Prof. Grant Farred, Africana studies and English, stepped down from his position as head of the Africana Studies faculty search committee on Nov. 2 after students and faculty raised concerns about the appointment, Africana administration confirmed Monday.
Farred — who allegedly called two graduate students “black bitches” in 2010 — resigned from the position because media coverage of the appointment created an “increasingly hostile” environment for Africana hiring, said Prof. David Harris, sociology, co-director of Africana.
“We accepted his resignation for the reasons it was offered ... not because we had any concerns about Professor Farred’s ability to serve as chair,” he said.
Following Farred’s appointment on Sept. 14, several students demanded that the University remove Farred from the position, criticizing Africana leadership for what they perceived as overlooking the2010 incident. Prof. Margaret Washington, history and American studies, joined these students and expressed her solidarity with an anonymous group calling itself the “Sojourner Tubman Collective” that circulated a letter online condemning the decision.
“Professor Farred decided that because he could not stop the external attacks or the Sun stories, he would put the interests of Africana above his own preference to continue as chair,” Harris said.
Harris said that Farred’s resignation would not affect the faculty search committee’s work.
“There is no reason to believe that this change will significantly impact the student experience or the pool of faculty candidates who are attracted to Africana,” he said.
Student Assembly Arts and Sciences Rep. Dara Brown ’13, who introduced a resolution that passed on Oct. 27 calling for administrators to “formally reevaluate” Farred’s appointment two weeks ago, said the development showed a “step forward.”
“This really does show that student voices can be heard at Cornell — that the Student Assembly did do our role in sending a message about something we thought the administration wasn’t addressing properly,” she said.
Brown, who stressed to the S.A. that the resolution was not meant to “vilify Farred,” said Farred’s resignation was significant in affirming not only student voices but also Cornell’s commitment to inclusiveness.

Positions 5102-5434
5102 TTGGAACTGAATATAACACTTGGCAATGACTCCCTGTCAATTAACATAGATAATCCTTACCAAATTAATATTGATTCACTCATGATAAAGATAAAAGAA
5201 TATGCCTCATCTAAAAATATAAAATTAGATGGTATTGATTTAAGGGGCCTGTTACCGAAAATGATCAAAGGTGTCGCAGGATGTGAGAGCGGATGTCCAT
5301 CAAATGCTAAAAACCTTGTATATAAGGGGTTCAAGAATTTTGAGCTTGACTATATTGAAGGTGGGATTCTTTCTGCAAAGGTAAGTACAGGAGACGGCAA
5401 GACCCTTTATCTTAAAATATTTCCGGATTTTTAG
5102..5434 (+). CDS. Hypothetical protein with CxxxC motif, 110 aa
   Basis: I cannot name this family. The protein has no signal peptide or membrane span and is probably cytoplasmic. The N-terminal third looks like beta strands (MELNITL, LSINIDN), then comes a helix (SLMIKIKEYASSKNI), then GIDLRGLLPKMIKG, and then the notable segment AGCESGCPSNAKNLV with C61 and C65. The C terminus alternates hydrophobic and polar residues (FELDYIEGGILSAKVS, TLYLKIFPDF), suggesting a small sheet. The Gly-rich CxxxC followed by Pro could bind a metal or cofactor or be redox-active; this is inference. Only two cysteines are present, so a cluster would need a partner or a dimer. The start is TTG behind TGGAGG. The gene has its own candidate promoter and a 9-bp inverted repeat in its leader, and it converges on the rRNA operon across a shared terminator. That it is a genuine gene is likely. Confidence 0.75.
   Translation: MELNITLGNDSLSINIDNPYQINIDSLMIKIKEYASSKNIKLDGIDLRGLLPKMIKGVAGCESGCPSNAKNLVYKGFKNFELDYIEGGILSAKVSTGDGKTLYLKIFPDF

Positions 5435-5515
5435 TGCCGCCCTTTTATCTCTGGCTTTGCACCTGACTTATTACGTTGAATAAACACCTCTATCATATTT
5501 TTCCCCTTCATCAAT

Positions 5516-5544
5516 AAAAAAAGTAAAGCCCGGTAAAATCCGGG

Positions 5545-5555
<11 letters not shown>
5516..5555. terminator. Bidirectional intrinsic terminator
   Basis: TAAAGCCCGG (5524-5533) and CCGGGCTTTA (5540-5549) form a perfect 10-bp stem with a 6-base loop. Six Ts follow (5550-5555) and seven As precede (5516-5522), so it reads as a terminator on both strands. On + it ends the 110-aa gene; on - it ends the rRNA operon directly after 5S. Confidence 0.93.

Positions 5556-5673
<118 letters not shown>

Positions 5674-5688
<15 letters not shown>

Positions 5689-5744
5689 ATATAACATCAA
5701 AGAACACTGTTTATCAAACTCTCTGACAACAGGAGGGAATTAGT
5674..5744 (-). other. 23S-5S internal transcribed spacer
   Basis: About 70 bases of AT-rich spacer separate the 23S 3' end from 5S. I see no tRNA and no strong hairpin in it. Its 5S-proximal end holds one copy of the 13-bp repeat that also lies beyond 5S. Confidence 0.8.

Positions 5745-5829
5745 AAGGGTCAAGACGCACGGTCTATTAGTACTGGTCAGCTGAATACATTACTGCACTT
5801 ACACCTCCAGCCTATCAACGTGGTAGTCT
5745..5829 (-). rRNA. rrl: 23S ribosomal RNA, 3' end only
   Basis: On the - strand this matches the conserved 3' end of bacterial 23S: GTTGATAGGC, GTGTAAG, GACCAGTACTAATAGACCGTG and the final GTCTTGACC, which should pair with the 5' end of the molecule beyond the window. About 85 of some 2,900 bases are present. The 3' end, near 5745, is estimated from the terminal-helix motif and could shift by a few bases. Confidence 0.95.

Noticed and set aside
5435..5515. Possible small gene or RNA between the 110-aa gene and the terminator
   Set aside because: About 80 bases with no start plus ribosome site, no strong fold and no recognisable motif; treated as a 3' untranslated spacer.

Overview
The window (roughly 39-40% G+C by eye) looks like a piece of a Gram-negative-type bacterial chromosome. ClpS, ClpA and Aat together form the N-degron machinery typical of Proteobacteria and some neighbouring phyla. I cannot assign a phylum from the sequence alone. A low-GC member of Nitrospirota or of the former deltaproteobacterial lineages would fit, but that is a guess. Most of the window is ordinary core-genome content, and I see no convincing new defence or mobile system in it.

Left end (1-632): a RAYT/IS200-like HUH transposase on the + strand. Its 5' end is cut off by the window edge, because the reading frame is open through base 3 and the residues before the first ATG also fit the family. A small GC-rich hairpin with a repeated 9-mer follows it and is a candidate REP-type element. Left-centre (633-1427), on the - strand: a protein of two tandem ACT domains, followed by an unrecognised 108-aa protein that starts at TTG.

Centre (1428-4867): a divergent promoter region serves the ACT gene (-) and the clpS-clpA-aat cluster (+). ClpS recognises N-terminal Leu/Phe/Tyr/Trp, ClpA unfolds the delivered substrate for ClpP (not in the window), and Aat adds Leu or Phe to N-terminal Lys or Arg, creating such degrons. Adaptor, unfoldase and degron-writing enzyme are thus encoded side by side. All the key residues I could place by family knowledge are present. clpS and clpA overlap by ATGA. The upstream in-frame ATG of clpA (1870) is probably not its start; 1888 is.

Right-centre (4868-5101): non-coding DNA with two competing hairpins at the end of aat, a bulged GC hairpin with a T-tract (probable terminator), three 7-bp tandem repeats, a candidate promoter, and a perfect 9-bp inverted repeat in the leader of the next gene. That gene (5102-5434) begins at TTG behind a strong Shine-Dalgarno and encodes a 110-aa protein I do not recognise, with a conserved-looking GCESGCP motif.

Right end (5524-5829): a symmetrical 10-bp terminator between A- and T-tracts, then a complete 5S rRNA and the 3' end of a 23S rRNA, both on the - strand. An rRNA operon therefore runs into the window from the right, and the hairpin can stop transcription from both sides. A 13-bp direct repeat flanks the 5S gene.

“Cornell has historically been a place that has advocated for diversity. When it sends messages such as putting Farred on the search committee — which is also concerning to women on campus — it goes against what makes Cornell so unique and appealing to many students,” she said.
S.A. President Natalie Raps ’12, while acknowledging that the resolution was highly controversial, said that it addressed an issue “students felt strongly about.”
“Students can bring up any issue with the S.A. so we can provide a formalized recommendation to the administration. I believe that’s what happened with this resolution; while it wasn’t directed at one faculty member specifically, it was relevant to the overall efforts of the committee,” Raps said. “It is important for the administration when moving forward to not think lightly about discriminatory remarks made in the past.”
Other students, however, said they were also unsatisfied with how the administration handled Farred’s decision to step down, citing a dearth of communication.
On Nov. 11, 15 days after the S.A. passed Brown’s resolution, representatives from the S.A. and Black Students United met with Harris and fellow Africana co-director, Prof. Elizabeth Adkins-Regan, psychology and biology. Learning of Farred’s resignation afterward, some students said they were surprised the Africana co-directors did not raise the topic during the meeting.
Sasha Mack ’13, co-president of Black Students United and a member of The Sun’s business department, said she was disappointed Harris and Adkins-Regan did not tell them at the meeting that Farred had stepped down.
“That was the opportunity for them to say, ‘We’ve been listening to you, we know your concerns, and as a matter of fact, Grant Farred resigned as chair,’” she said. “They could have sent a letter [and] said, ‘We’re working with you, listening to you,’ but they didn’t do anything.”
Karim Abouelnaga ’13, co-president of BSU, expressed frustration that he heard about the resignation by word of mouth, rather than directly from administrators.
“We don’t want to go around with picket signs like last year and protest,” he said. “We want to sit down like adults and have a conversation.”
Still, Abouelnaga acknowledged that he was “glad [Farred] stepped down.”
Harris said he did not announce the resignation out of concerns that “doing so would create yet another opportunity for publicity that could further damage our search.”
“Moreover, it is normal practice to not publicly announce appointments or changes of search committee chairs,” he added. “Our goal is to normalize this search so that Africana can maximize its opportunity to hire a cluster of new faculty.”